Virginia GOP Goes Redder as State Goes Purple
Virginia, where I was born and where I’ve lived for more than a decade, has gone from one of the most reliably Republican states in the union to a swing state that leans slightly Democratic. Mostly, that’s a function of the Northern Virginia suburbs surrounding DC (where I live) having had a massive population influx. The Virginia Republican Party, meanwhile, is increasingly dominated by the Old South region of the Commonwealth.
POLITICO (“Virginia embodies GOP’s woes“):
Look no further than Virginia to catch a glimpse of the GOP’s national dilemma.
As the Old Dominion becomes a firmly centrist state, more closely resembling the rest of the country demographically and politically, Virginia Republicans are shifting rightward.
After President Barack Obama carried the state twice, it’s plausible that the party will nominate a slate of three movement conservative white males for governor, lieutenant governor and attorney general next year.
At a traditional party gathering earlier this month called “The Advance,” Virginia GOP leaders said there was no need to retreat — or even accommodate.
Attorney General Ken Cuccinelli, the GOP’s presumptive gubernatorial nominee, was defiant at the gathering, citing Virginia Republican revivals in past years following Democratic presidential wins.
Cuccinelli scorned what he said were “media” calls for GOP “change, re-evaluation, remake, retreat.”
But that’s precisely how Gov. Bob McDonnell won so convincingly in 2009, one year after Obama carried Virginia by 7 percentage points, and it’s the same path many Republicans expect Cuccinelli, a tea party favorite, to embrace next year if he’s serious about keeping the governor’s mansion in GOP hands.
McDonnell surely wouldn’t cotton to calling his repackaging from anti-abortion crusader and Pat Robertson acolyte to a “Bobs for Jobs,” son-of-northern-Virginia pragmatist as any sort of retreat. As he often notes, he remains an unapologetic social conservative.
But in an interview here, the governor, who just finished a stint as Republican Governor’s Association chairman and will consider 2016 presidential run, was abundantly clear about what sort of campaign he expected Cuccinelli to run.
“After you convince all of your conservative Republican allies and voters in the state that you’re right on those issues, you then have to find a way to capture the majority of the independent vote that represent 30 percent or 40 percent of the electorate,” McDonnell said, speaking generally and careful to avoid mentioning the attorney general by name. “And many times that’s as much a matter of tone and style.”
By that logic, wouldn’t nominating Cuccinelli, a hard-charging conservative who has sought a national profile, be a risk?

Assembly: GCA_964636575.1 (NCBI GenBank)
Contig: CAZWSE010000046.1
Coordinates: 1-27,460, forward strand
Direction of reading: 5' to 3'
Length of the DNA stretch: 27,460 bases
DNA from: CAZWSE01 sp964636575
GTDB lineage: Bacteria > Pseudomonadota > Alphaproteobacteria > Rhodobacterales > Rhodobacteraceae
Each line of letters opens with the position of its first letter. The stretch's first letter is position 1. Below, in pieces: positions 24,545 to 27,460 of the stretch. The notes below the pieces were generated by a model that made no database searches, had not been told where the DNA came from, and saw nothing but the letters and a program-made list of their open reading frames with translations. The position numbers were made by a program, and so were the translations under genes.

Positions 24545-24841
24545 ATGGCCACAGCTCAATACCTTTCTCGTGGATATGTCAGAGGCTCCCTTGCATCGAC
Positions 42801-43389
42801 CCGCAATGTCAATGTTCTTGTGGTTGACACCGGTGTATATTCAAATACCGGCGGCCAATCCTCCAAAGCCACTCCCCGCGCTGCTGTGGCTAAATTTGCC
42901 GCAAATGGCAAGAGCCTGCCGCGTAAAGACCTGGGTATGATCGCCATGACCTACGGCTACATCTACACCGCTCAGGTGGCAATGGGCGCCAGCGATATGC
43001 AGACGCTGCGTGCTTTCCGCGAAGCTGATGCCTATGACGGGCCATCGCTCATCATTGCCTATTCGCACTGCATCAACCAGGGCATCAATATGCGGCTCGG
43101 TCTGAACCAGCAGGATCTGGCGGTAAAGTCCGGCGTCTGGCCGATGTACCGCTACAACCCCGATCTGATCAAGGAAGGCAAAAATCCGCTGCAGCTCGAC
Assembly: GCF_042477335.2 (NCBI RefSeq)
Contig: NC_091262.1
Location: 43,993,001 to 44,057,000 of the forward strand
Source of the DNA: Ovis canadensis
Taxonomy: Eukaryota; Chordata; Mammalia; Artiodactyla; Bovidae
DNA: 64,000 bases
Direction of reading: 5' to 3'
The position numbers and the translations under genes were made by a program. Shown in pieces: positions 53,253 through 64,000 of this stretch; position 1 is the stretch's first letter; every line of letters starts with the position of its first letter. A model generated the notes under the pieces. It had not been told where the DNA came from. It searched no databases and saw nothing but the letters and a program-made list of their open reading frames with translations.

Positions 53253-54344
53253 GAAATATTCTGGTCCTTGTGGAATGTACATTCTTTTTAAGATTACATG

“No,” McDonnell shot back. “Because people grow into the office, and they grow into being a candidate.”
This is essentially the “Etch-a-Sketch” strategy that Mitt Romney deployed in the presidential contest to utter and spectacular failure. It’s long been the case that candidates have worked to appeal to their party base during the primaries and then shifted to the center for the general election campaign. But, for the current Republican Party, the distance between the two is enormous. Moreover, the era of YouTube and Twitter makes it much, much harder to say different things to different audiences and get away with it.
Virginia is an especially difficult state. Outside of Northern Virginia, it’s an Old South state, more akin to Georgia or Alabama than to North and South Carolina. But NoVa is simply exploding. Fairfax County alone has well over a million people—more than five times the population of Richmond. Further, while embittered conservatives blame the Democratic lean in this part of the state to a combination of carpetbaggers and a dependency on the largess of the Federal Government for the very nice standard of living—both of which are true—the fact of the matter is that we’re simply a different population with a different set of needs, experiences, and interests. Transportation issues alone create a set of political pressures that don’t exist in the rest of the state.
Cuccinelli will almost certainly be the nominee. His brand of social conservatism will be a hard sell, indeed, in this part of the state. McDonnell wouldn’t have been able to pull it off in 2009, even at the height of the Tea Party frenzy, had the Democrats not shot themselves in the foot by nominating unknown Creigh Deeds in one of the most bizarre primary sequences I’ve ever seen. Thankfully for Virginia Republicans, there’s an excellent chance that they’ll do the same thing again by nominating lobbyist Terry McAuliffe.